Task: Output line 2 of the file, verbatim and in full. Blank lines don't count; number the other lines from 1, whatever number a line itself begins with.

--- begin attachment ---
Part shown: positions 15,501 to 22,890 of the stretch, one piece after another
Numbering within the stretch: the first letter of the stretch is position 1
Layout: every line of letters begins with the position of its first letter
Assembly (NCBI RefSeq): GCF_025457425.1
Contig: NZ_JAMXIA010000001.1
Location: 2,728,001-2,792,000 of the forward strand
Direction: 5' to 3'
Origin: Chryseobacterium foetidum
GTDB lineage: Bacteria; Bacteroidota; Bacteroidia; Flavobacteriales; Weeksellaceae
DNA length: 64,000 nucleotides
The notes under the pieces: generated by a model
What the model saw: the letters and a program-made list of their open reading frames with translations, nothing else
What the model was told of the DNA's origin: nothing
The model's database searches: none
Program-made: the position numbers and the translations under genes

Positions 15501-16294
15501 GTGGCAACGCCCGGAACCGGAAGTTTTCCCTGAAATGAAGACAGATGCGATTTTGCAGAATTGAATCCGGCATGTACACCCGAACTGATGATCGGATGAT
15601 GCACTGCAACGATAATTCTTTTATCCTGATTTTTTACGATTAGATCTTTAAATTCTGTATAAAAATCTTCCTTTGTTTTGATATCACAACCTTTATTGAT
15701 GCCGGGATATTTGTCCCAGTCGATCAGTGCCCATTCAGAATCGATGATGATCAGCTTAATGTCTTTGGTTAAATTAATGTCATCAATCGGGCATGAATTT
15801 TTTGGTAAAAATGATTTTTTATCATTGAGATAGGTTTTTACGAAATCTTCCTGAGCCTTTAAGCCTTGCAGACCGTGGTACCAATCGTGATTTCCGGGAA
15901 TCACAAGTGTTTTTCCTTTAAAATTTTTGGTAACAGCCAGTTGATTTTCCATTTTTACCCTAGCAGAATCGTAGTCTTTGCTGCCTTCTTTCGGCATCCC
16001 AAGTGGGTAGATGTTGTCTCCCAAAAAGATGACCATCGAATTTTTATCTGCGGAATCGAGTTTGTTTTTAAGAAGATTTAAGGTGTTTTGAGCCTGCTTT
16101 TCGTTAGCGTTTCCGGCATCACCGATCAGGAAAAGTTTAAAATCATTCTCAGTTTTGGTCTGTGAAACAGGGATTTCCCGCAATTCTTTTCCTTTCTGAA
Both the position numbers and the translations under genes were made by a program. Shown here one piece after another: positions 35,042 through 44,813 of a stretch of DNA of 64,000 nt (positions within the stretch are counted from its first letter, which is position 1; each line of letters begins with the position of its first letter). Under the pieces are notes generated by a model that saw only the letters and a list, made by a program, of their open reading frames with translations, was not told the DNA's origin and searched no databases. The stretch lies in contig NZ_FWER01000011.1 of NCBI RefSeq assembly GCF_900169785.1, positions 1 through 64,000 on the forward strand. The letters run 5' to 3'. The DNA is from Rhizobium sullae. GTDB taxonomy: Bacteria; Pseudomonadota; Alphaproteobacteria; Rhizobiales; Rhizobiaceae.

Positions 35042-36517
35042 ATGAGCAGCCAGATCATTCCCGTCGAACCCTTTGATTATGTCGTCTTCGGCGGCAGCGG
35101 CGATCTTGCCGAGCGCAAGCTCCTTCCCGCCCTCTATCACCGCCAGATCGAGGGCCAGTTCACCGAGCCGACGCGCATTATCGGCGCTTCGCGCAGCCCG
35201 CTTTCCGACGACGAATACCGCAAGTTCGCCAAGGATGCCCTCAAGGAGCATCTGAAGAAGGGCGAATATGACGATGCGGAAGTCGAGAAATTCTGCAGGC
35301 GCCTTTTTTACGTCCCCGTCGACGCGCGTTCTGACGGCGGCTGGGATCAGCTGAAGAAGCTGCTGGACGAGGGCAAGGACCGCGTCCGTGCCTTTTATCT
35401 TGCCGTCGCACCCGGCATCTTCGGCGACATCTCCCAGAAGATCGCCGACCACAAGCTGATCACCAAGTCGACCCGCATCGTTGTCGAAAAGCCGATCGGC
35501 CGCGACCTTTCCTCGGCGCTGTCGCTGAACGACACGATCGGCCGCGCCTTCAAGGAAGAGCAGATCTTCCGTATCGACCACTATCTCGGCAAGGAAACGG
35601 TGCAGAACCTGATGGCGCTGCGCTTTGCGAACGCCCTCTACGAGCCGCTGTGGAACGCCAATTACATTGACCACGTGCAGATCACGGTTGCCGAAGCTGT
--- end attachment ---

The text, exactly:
Numbering within the stretch: the first letter of the stretch is position 1